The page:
Pear Crostata

Fall is here… cool, crisp air; colorful, changing leaves; red wine, fireplaces, and cozy blankets… and enough pumpkin and apple recipes to make your head spin. I have nothing against either of them, but I’ll admit I get bored with them pretty quickly, and by the time Thanksgiving rolls around I don’t even want to look at either one of them. Thank goodness my dad makes the best pecan pie ever. But that’s another post.

So, when I want something different, but something that still evokes that familiar “fall” feeling, pears are the answer. I think they are so much more interesting than apples. They’re like apple’s tall, sexy cousin. Juicy but still firm when ripe, with their signature texture and elegant shape, you can pretty much use them in place of apples in most recipes, and they just make such a difference.

Oh, crostata… I really can’t praise the humble crostata enough. Just as the pear is apple’s sexy cousin, the crostata is pie’s laid back Italian buddy. Essentially an open-faced, free form pie, they take the fear and fiddliness out of pie making. They are supposed to be rustic! Their simplicity is what makes them beautiful. My crust recipe is simple, (Thank you, Barefoot Contessa) and very easy to work with, and once you have the basic method down, you can switch up the fruits, adjusting the flour and sugar depending on the juiciness and sweetness of your chosen fruit. I hardly make pies anymore because I love this so much, and I hope you will too!


For the crust:


  • 3 cups AP flour
  • 1 1/2 stick butter (12 tablespoons), very cold and diced into small cubes
  • 1/3 cup shortening, also very cold. I keep mine in the refrigerator, as this is really the only time I use it.
  • 1 tsp salt
  • 1 tbs sugar
  • 2 tbs vodka mixed with 4 tbs water, very cold (I learned the vodka trick from America’s Test Kitchen a long, long time ago, and it really makes a difference; however, you can leave it out and just use water.)

To prepare:

Place dry ingredients in food processor and pulse to mix. Add cubed butter and shortening and pulse about 12 times until the butter and shortening are mixed throughout. Slowly pour the water/vodka mixture through the lid while pulsing, until the dough begins to clump. Give it one more good, long pulse. Carefully transfer the dough to a floured surface and knead a few times to combine. Divide the dough evenly in half (this makes enough for two crostate. No, that’s not a typo, “crostate” is the plural of “crostata”; “crostatas” is not a word. Your Italian lesson for the day). Place each half between parchment or plastic wrap, flatten into a round disk, and chill for 20-30 minutes. Prepare your fruit while it chills.

After chilling, roll one of the disks out on a floured surface (I like to do it on the parchment I’ll bake it on later) until you have about a 12 inch circle, and a thickness of about 1/4 inch. The edges don’t have to be perfect, just make sure to keep moving the dough and adding flour while rolling to make sure it isn’t sticking. Place rolled out dough in refrigerator for 5-10 minutes before adding fruit.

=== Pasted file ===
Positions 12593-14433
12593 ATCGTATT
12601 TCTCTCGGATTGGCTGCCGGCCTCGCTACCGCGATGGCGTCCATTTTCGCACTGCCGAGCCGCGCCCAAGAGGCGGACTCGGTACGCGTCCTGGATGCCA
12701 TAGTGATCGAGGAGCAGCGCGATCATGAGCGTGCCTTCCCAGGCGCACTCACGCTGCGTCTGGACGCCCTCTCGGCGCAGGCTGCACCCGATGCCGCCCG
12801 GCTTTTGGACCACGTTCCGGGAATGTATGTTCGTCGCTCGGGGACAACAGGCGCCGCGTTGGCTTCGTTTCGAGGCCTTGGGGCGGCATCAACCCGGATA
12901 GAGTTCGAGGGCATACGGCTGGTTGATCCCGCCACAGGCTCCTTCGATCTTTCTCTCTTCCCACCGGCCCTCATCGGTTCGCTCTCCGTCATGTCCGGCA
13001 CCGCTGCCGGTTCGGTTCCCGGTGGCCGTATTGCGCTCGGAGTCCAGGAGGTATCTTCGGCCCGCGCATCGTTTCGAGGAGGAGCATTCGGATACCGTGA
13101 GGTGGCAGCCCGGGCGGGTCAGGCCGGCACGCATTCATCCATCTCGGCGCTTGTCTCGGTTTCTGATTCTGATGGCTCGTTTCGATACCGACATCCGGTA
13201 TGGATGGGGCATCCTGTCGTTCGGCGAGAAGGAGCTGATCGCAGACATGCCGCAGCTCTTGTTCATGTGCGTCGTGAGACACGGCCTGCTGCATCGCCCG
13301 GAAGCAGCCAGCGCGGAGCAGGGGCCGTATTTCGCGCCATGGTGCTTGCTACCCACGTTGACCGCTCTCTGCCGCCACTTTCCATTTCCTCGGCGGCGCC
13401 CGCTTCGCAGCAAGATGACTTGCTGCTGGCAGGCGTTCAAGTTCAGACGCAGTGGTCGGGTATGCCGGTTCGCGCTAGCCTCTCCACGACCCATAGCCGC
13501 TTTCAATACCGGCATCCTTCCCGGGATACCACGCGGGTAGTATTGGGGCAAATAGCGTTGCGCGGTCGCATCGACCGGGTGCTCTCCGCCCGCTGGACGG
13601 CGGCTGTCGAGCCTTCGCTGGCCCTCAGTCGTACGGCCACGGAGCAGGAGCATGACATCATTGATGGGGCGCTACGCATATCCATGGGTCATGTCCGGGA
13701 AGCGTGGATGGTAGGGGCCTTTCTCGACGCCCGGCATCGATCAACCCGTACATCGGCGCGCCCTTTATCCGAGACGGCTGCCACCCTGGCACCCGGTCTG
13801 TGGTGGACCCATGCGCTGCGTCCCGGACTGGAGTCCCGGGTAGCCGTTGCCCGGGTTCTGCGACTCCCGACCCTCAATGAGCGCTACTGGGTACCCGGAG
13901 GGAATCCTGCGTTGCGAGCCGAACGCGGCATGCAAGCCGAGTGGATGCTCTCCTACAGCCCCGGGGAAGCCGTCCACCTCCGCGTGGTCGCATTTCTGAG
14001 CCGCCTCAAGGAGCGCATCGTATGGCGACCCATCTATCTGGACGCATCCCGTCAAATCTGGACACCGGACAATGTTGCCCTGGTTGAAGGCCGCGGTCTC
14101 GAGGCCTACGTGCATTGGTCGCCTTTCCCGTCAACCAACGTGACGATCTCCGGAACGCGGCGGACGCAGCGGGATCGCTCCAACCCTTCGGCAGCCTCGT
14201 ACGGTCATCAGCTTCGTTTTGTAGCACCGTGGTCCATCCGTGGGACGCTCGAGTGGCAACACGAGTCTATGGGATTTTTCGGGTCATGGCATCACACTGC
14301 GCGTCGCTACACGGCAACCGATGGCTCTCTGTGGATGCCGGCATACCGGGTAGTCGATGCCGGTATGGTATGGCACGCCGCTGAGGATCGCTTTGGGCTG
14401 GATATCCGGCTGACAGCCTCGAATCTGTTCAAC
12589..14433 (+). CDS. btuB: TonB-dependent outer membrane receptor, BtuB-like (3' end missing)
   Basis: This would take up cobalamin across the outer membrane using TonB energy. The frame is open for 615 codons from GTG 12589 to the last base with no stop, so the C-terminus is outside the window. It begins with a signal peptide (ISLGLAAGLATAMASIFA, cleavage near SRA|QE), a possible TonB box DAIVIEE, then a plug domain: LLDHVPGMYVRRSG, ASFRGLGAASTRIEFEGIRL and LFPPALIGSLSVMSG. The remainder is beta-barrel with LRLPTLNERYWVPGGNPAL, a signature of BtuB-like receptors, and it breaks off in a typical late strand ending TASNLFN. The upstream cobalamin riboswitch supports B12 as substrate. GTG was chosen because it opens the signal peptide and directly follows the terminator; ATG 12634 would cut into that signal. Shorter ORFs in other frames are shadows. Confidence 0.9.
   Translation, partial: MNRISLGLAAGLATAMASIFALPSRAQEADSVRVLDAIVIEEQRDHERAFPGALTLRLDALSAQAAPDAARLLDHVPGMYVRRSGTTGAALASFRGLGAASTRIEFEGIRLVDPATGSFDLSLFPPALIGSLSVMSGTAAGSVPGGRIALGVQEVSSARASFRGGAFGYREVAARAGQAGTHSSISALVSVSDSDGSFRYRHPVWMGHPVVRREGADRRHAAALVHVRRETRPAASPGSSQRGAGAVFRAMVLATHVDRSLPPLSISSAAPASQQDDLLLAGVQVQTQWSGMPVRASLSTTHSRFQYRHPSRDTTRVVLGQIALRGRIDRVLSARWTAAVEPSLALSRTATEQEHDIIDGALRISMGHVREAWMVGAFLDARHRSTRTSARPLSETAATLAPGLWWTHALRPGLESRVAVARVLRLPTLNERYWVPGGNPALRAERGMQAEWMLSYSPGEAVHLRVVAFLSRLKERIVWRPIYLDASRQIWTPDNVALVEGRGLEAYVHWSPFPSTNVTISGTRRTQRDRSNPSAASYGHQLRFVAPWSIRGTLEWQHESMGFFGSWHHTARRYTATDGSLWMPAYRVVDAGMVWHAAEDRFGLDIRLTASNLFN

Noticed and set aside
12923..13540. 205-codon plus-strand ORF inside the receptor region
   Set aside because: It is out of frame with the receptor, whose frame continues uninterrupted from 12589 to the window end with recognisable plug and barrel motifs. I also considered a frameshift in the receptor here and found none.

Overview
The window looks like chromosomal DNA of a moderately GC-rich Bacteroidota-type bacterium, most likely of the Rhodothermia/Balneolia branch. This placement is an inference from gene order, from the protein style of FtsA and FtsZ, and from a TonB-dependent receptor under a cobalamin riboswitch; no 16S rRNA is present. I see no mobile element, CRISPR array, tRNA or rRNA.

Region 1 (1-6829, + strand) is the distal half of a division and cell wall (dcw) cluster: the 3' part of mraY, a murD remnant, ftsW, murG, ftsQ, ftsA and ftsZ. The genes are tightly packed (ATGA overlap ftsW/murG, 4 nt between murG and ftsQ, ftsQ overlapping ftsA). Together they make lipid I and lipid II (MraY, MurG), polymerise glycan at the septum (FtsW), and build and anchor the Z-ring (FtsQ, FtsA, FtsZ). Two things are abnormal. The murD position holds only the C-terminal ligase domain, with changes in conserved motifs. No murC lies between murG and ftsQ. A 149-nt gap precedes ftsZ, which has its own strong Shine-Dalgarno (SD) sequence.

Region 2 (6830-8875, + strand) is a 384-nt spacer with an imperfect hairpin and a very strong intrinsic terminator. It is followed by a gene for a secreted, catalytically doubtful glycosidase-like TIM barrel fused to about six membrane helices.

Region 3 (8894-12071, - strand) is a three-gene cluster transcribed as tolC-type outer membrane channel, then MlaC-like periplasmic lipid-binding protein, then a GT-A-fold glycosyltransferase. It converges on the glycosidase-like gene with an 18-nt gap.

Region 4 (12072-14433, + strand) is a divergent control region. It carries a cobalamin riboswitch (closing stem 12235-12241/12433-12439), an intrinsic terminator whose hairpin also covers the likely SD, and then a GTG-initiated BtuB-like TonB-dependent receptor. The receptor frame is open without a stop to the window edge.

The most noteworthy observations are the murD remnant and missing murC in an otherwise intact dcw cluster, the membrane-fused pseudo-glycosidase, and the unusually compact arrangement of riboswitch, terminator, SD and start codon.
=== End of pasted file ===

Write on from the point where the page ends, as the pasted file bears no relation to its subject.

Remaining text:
(Alternatively, you can use this same dough to make a pie. Either two one-crust pies or one top and bottom crusted pie. It’s a very versatile crust; I use it for chicken pot pie too! (again, another post!). You can also freeze it, wrapped tightly in plastic, and just thaw in the fridge before rolling out.)


For the Crostata:


  • 3-4 Bosc pears, ripe but firm, peeled and quartered; seeds and stems removed, then diced into small bite size pieces
  • 3 tablespoons AP flour
  • 3 tablespoons granulated sugar
  • 1 teaspoon ground cinnamon
  • 1/4 teaspoon salt
  • juice from half a lemon
  • 1 tablespoon butter, diced into small pieces
  • 1 egg mixed with one tablespoon of water
  • 1-2 tablespoons sugar for sprinkling
  • One rolled out crust, from recipe above, on parchment paper

To prepare:

Preheat oven to 400 degrees, If you have a pizza stone this is an excellent time to use it! If not, place a large sheet pan in the oven while it preheats.

Place diced pears in a large bowl. Add the flour, sugar, cinnamon, salt, and lemon juice and gently toss to combine. I use my finger tips, so I don’t mash up the pears.


Place pears and all their “goo” in the center of your rolled out crust, leaving a one inch border.


Fold dough over the pears, folding and crimping as you go. Brush edges with egg wash and sprinkle with a light dusting of granulated sugar, dot the top of pears with butter, and toss in the oven, either on a preheated pizza stone or preheated sheet tray.


Bake for 25-30 minutes, until crust is golden brown and fruit is bubbly. Let cool for 20 minutes and serve slightly warm with vanilla ice cream or whipped cream.




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